…r Revival drummer Doug Clifford. Then it was on to Delaney & Bonnie and Derek And The Dominos keyboardist Bobby Whitlock’s band before becoming the guitarist and music director for The J. Geils Band front man Peter Wolf. He played on Wolf’s albums and also co- produced one of them (Long Line, 1996 which received four stars from Rolling Stone) as well as joining him on several world tours. In 1999, Johnny A. launched his solo…


Al Perry

Al Perry appeared on the air during the nightly Peter Wolf broadcasts, working the controls for ‘Wooa-Goofa’ during ‘BCN’s formative months in 1968. But he’d actually been at the station for six months by that point, hired when WBCN still featured classical music. “I swept floors; then I got my FCC license and did a little news and weather at the top of the hour. When Ray Riepen came in I started selling [commercial time].” This meant that…


The J. Geils Band

…rt acts in the ’70s and ’80s. Originally The J. Geils Blues Band out of Worcester, MA — including guitarist J. Geils, harmonica player Magic Dick and bassist Danny Klein — in 1968 manic frontman Peter Wolf and his former bandmate in The Hallucinations Stephen Jo Bladd joined up, followed by keyboardist Seth Justman. The group, a stickler for regular practice sessions, played countless gigs in New England bars and at The…


J.J. Jackson

…son held down a computer technology job, but was a novice DJ himself, on WTUF at Tufts. He tuned in 104.1 and was blown away: “I really flipped out over it,” Jackson told Record World in June 1978. “I went up to visit Peter [Wolf] while he was on the air, and I just fell in love with the station and everyone I met.” “I knew JJ Jackson to be a 300-pound R & B singer,” Wolf recalled. “So he called me. I said, ‘Come on by.’ I opened the door…


WBCN

…ater bed stores clamored so much to run their commercials on ‘BCN’s airwaves that by May Tchaikovsky got the news and rock programming went 24/7. The first DJs operated out of studios at 171 Newbury Street and included Peter Wolf in his pre-stardom days, Jim Parry, Al Perry, Tommy Hadges, Sam Kopper and Steve Segal. Soon the station moved across town to Stuart Street with JJ Jackson and Charles Laquidara joining the circle. Except for Wolf’s…


Opening for The J. Geils Band at Boston Garden

…record deal, no booking agent deal and no clout we couldn’t believe our good fortune. The first show was at Cobo Arena on 1/28/82 in Detroit and I was scared knobless. We were set to go on promptly at 7:15pm and Peter Wolf came into our dressing room prior and offered some advice; ‘ hit ’em hard, hit ’em fast and don’t falter !’. We took that advice to heart, by the end of that Cobo Arena show we knew that…


Charlie McKenzie

…The late Boston lead singer Brad Delp was quoted in a Boston Globe story: “Charlie was the first person to hear something in the tapes we sent out. We’ll always be grateful to him for that.” The great Peter Wolf of the J. Geils Band called Charlie a “true rock n’ roll character” and has said he always asked Charlie to listen to J. Geils Band songs before they were released due to Charlie’s amazing ears…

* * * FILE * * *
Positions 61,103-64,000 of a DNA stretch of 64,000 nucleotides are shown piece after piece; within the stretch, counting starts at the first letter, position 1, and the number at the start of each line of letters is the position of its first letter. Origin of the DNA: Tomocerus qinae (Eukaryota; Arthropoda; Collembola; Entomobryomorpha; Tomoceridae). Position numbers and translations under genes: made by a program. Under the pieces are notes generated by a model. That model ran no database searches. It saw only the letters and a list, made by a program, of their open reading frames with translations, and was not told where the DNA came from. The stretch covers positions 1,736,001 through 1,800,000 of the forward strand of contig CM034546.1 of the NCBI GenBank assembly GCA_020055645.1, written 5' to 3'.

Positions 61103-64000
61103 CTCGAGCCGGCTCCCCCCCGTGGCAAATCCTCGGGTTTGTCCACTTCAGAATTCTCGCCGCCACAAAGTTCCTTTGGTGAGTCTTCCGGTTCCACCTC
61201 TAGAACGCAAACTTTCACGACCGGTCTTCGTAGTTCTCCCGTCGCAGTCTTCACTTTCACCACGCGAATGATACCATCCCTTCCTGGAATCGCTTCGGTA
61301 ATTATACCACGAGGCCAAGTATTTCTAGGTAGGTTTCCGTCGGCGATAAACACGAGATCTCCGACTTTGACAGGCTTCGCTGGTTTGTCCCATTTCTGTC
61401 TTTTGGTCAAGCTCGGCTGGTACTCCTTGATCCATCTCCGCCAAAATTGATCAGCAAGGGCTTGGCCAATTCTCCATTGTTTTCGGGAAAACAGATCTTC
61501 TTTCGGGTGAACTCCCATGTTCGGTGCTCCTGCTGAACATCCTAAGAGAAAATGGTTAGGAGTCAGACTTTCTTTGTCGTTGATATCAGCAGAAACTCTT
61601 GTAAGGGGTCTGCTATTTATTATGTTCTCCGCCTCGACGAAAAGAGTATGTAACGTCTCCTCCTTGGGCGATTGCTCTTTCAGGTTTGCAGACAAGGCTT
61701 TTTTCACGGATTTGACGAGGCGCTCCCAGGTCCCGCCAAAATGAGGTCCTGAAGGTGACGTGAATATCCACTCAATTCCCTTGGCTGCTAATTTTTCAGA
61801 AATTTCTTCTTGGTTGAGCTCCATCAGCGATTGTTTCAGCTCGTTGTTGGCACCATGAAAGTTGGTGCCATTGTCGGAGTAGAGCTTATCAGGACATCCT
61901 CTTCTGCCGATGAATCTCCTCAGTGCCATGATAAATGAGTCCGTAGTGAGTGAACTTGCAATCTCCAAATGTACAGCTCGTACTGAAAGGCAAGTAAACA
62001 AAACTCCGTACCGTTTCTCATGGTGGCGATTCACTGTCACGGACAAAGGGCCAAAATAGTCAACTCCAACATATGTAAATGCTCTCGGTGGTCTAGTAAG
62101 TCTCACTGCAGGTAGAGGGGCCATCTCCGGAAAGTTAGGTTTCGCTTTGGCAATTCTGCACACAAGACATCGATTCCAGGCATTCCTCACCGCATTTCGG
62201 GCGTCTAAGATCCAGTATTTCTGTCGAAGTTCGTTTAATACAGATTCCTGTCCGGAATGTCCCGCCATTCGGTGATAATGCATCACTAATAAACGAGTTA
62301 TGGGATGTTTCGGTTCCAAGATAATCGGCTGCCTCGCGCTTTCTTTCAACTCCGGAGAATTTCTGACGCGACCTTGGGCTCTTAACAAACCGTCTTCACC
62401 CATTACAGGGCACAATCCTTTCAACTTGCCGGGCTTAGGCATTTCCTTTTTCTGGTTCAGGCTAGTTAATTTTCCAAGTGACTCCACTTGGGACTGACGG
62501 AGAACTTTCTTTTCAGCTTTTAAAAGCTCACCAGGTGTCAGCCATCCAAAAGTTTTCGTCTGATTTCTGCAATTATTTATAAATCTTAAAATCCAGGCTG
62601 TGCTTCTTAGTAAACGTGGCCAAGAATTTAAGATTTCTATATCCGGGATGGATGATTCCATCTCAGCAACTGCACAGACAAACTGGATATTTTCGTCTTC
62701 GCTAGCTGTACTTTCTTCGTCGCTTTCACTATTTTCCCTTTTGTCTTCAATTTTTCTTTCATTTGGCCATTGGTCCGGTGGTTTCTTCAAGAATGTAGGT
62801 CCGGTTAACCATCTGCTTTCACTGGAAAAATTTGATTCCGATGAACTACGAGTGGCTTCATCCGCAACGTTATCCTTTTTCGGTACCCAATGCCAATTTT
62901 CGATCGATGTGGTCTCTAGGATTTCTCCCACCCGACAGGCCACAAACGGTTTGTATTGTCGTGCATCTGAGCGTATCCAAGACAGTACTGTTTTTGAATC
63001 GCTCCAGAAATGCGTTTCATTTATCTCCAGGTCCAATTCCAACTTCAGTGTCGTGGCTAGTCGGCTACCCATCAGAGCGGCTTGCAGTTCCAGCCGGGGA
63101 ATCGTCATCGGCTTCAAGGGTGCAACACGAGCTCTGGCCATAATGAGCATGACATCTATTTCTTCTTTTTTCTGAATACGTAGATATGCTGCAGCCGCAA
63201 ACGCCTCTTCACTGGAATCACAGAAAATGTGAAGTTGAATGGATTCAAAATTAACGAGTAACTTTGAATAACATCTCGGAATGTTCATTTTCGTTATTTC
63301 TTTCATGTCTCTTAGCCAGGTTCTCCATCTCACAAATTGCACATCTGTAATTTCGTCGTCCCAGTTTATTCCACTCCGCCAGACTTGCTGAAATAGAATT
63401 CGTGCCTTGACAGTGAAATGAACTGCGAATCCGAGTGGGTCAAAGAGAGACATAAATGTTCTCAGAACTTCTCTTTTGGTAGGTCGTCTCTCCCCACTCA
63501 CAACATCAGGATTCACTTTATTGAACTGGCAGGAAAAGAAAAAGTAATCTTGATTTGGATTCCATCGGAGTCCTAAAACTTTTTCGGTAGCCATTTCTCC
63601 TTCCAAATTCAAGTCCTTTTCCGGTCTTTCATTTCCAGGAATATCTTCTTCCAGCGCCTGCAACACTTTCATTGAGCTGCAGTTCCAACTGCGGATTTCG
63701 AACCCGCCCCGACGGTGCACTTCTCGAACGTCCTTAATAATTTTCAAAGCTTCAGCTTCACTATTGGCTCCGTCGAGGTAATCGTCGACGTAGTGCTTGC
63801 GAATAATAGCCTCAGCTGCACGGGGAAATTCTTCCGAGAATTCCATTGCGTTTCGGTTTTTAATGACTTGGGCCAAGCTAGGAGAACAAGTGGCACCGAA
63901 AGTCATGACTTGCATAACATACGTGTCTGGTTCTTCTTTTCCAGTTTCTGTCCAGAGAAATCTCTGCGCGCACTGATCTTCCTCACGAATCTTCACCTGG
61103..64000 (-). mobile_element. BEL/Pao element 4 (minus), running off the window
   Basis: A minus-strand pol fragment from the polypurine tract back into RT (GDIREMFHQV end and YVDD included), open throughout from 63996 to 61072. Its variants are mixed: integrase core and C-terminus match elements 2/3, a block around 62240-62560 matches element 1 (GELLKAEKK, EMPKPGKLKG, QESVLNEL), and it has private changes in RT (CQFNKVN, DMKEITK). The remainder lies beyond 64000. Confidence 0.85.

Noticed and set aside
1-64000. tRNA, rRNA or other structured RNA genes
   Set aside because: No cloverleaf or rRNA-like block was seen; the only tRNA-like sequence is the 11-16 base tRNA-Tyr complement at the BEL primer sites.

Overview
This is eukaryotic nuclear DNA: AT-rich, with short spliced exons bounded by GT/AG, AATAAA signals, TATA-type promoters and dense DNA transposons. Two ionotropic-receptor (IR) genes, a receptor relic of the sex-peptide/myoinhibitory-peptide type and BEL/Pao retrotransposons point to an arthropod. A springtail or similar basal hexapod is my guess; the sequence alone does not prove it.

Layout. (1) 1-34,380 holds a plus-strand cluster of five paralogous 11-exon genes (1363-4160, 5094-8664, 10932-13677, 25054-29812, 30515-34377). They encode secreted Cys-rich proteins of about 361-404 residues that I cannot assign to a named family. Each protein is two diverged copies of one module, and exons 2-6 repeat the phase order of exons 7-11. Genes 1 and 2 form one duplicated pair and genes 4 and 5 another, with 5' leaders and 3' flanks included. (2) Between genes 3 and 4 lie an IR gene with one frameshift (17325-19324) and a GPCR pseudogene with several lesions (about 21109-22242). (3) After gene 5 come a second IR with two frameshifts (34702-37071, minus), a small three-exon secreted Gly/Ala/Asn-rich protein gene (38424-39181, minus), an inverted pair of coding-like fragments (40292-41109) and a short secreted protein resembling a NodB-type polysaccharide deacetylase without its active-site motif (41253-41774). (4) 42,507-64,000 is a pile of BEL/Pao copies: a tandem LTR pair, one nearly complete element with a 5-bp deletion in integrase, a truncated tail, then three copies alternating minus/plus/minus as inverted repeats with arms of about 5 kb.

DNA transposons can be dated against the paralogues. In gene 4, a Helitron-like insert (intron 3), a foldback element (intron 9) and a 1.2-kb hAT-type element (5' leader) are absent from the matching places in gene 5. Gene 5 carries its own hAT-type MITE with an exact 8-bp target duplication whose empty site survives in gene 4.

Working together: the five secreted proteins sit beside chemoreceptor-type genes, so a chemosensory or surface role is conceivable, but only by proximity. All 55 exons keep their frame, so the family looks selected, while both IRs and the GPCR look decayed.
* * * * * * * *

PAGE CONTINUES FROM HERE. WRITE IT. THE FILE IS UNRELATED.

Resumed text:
Bunratty’s/Melody Lounge/Local 186/The Wonder Bar

…ylor (oldest brother of James) in Alex Taylor, James Montgomery and The Funkbusters. James Montgomery (Johnny Winter) in The Funkbusters and The James Montgomery Band.    PEOPLE YOU MIGHT HAVE SEEN IN THE AUDIENCE: Peter Wolf (The J.Geils Band) who once almost had his car towed away while watching a band inside. Jimmy Miller, producer extraordinaire of The Rolling Stones, Motor Head, Blind Faith, Jethro Tull and many others. Bob…


The Unicorn Coffee House

…rrison, Jefferson Airplane, The Chambers Brothers, Gram Parson’s International Submarine Band, The Velvet Underground and, before they became TV stars, The Monkees. And it hosted local groups such as the J.Geils Band (before Peter Wolf joined the group), Colwell-Winfield Blues Band, The Modern Lovers, Ultimate Spinach and Orpheus, who were discovered there and signed to a record deal. For a while WBZ’s great DJ Dick Summer did a weekly MC gig at…


Bobby Chouinard

…ity nightclub scene, where his powerhouse drumming style fueled late ’70s rock ‘n’ rollers Robert Gordon and Chris Spedding. Chouinard spent the Eighties working with everyone from Billy Squier, Ted Nugent, Peter Wolf, and Cher, and drummed on Alice Cooper’s 1989 hit album, Trash; Chouinard’s raw energy and pure attack led Cooper to call him one of the best musicians he ever worked with. Chouinard passed away in…


The Short, Beautiful Life of The Performance Center

Peter Wassyng has spent a life surrounded by music. In addition to his work below, he had a long career as a record promo man for Capitol Records, EMI-America and A&M Records, among others. My lifelong journey in the music industry began in earnest when I helped Roger Abramson manage The Performance Center, a small two-room club on the third floor of The Garage in Harvard Square at 36 Boylston Street (now JFK Street). Although the club only…


Amphion